People pack the bleachers awaiting the chancellor

State of the Campus: ‘precious opportunity, profound obligation’

Chancellor Horrell underscores mission, urges continued pursuit of strategic priorities

November 21, 2018
Chancellor Horrell speaks
Chancellor Dorothy Horrell shares CU Denver’s successes and challenges during the fall State of the Campus address, which attracted more than 400 faculty, staff and students.

Highlighting the Front Range’s dynamic growth and the magnified disparities that it brings, Chancellor Dorothy Horrell set the stage for this fall’s State of the Campus address, connecting the metro-area’s changes to the university’s mission.

Speaking before an audience of 400-plus students, faculty and staff packing the bleachers of the Lola & Rob Salazar Student Wellness Center gymnasium, Horrell emphasized that the challenges and opportunities of the greater Denver region underscore the university’s role in contributing to its economic, social and cultural vitality.

“I would submit to you that there never has been a more important time for CU Denver,” said Horrell, calling the university pursuit both “a precious opportunity” and “a profound obligation.” The chancellor’s Nov. 15 address was recorded and streamed live on Facebook.

“I would submit to you that there never has been a more important time for CU Denver.”

– Chancellor dorothy horrell

Reflecting, enriching an urban community

A large crowd sits in bleachers
A large crowd turned out for the inaugural new-gymnasium speech, and a few ham it up a bit waiting for the chancellor. One man in the audience said: “This is the place to be.”

While Colorado’s unemployment rate ranks among the lowest in the nation, nearly three-quarters of the jobs being created demand education beyond high school, Horrell said. “But less than one-third of our city’s adults who were born in Colorado have a college degree, and that statistic is even lower for people of color,” she added.

Noting that the university’s demographics represent the region’s diversity, the chancellor set forth two imperatives: closing the attainment gap and developing the professional workforce of the future. “We must graduate students with the creativity, initiative and knowledge to be change agents and decision-makers in their jobs and in the community.”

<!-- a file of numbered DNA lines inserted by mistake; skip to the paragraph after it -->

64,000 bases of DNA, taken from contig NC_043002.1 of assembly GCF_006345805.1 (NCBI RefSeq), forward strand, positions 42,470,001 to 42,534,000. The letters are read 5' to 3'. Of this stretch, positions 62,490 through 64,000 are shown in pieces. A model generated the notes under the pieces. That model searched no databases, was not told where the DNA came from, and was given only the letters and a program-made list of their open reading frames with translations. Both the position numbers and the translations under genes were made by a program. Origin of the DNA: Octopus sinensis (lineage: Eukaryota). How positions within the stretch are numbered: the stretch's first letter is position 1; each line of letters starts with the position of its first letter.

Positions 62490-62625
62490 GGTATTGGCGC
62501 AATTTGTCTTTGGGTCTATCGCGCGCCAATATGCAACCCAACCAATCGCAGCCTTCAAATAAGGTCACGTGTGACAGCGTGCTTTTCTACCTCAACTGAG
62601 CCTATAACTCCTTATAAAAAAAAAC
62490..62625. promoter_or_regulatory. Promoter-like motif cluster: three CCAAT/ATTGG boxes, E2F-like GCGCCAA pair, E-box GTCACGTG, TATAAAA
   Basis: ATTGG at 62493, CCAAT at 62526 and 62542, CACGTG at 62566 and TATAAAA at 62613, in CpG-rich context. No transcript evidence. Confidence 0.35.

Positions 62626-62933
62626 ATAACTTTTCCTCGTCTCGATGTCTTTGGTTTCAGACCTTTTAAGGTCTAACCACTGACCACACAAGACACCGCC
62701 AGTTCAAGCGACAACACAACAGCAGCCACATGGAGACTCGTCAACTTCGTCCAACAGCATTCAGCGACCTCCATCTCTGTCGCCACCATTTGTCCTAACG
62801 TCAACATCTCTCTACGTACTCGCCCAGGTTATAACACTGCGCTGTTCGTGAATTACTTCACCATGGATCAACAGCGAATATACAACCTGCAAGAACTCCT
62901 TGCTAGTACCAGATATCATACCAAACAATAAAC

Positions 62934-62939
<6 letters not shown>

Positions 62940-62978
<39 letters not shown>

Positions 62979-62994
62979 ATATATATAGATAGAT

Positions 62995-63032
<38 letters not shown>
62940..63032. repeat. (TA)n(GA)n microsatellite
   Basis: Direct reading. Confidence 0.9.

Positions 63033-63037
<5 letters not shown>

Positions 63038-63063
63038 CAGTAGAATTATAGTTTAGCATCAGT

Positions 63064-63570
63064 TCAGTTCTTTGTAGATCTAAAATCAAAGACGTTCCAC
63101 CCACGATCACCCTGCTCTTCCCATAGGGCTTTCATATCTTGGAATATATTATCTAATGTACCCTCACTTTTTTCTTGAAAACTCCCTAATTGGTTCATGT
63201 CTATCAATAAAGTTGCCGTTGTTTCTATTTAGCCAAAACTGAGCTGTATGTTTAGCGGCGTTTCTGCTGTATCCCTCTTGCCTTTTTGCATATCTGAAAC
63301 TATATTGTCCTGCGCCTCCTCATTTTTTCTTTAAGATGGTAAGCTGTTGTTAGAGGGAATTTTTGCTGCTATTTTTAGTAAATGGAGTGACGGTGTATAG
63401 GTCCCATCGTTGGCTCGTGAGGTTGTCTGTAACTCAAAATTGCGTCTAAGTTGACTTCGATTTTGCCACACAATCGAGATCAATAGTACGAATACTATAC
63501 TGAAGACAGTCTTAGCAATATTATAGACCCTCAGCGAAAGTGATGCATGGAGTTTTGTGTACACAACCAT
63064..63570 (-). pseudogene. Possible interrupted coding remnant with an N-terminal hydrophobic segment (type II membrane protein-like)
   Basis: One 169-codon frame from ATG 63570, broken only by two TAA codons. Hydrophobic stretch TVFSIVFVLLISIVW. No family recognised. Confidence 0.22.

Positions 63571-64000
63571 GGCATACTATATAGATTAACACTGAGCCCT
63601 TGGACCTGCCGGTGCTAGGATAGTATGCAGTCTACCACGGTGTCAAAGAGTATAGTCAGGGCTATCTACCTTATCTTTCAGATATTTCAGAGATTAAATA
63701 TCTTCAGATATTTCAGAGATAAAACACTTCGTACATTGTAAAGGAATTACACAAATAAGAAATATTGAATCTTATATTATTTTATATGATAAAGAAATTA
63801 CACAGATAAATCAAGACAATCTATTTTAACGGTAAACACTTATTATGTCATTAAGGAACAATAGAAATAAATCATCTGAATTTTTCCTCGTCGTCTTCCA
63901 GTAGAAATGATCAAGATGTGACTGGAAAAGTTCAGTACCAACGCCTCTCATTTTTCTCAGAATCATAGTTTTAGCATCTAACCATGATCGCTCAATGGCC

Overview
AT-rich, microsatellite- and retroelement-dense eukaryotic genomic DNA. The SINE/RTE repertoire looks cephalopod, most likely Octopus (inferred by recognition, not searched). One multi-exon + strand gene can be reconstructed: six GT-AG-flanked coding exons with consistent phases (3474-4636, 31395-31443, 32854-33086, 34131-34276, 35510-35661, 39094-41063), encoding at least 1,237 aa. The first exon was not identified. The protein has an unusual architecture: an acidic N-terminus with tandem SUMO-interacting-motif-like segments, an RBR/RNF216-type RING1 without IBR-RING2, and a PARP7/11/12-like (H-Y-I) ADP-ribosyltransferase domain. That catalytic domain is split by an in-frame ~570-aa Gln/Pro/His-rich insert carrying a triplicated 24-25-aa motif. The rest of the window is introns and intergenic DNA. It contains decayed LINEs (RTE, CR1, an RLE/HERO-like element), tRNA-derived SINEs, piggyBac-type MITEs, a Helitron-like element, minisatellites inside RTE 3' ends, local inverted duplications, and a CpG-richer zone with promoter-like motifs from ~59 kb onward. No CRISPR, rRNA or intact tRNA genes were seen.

Meeting those goals demands largely one thing: a continued dedication to our five strategic priorities, Horrell said. “These priorities are an expression of our values. Achieving these goals requires that all of us have an unrelenting focus on our students and their needs — and the courage to try new approaches,” she said.

Priority No. 1: Elevating student success

CU Denver welcomed a record 15,232 students this fall, with 57 percent of new, first-year Lynx representing students of color. “And 50 percent of our first-time undergraduates are first-generation,” the chancellor said, as a backdrop of projected slides outlined campus goals, successes and statistics.

“Our highest priority is to help every single one of our students succeed,” Horrell said, citing three specific aims:

  • A 75-percent goal for first- to second-year persistence (currently at 67 percent).
  • A 60-percent six-year graduation goal (currently at 45 percent).
  • A 75-percent three-year graduation goal for transfer students (currently at 55 percent).

Targeting academic, social achievement

This fall, a restructuring of Student Affairs functions – which enhance student guidance and support from first contact to graduation – was aimed at reaching those retention and graduation goals, Horrell said.

The Student Access and Achievement team is focused on redesigning the student experience for high-level academic success, she said. Two examples of the many changes in the works:

  1. Using predictive analytics for analyzing student needs and providing targeted interventions and proactive, strategic care.
  2. Strengthening graduation pathways by refining degree maps, clarifying what courses students need and when.

The Student Development team is focused on supporting students in their personal, social and leadership skills, Horrell said. Its first key initiatives are:

  • Bringing a first-year housing and dining facility – a Facilities Master Plan top priority – to fruition.
  • Developing a strategic plan for addressing mental wellness (see side box).

Priority No. 2: Advancing excellence and innovation

As an urban research university, CU Denver stands out for its “knowledge creators,” who teach, research and produce the creative work that distinguishes the learning experience for our students, Horrell said.

Horrell used the Center for Faculty Development, the Undergraduate Experiences Symposium and the faculty-created, nationally-recognized ThinqStudio as prime examples of CU Denver’s dedication to teaching and learning excellence.

Continued faculty education focused on innovative teaching practices – including research-based techniques, community-centered learning and digital pedagogy networks – keeps CU Denver at the forefront of academia, she said.

Embracing a digital world

Horrell also announced that development of a $15,000 online undergraduate degree is underway and said that increasing access through digital education and partnerships will remain a top priority.

Some examples she cited:

  • A partnership with CU South Denver and the Office of Digital Education to expand fully online and blended degree and certificate programs.
  • A partnership with CU Anschutz Medical Campus to create innovative, health-related programs that leverage expertise on both campuses.
  • Continued focus on expanding sponsored research and creative works by faculty.
  • A new Chancellor’s Distinguished Lecture presented by CU Denver’s own faculty.

Priority No. 3: Serving as a vital community asset

Growing recognition of the CU in the City campaign and the opening of CityCenter at CU Denver as the university’s “front door” have served as powerful springboards for our aspiration to make CU Denver known as an urban hub of knowledge, discovery and partnership, Horrell said.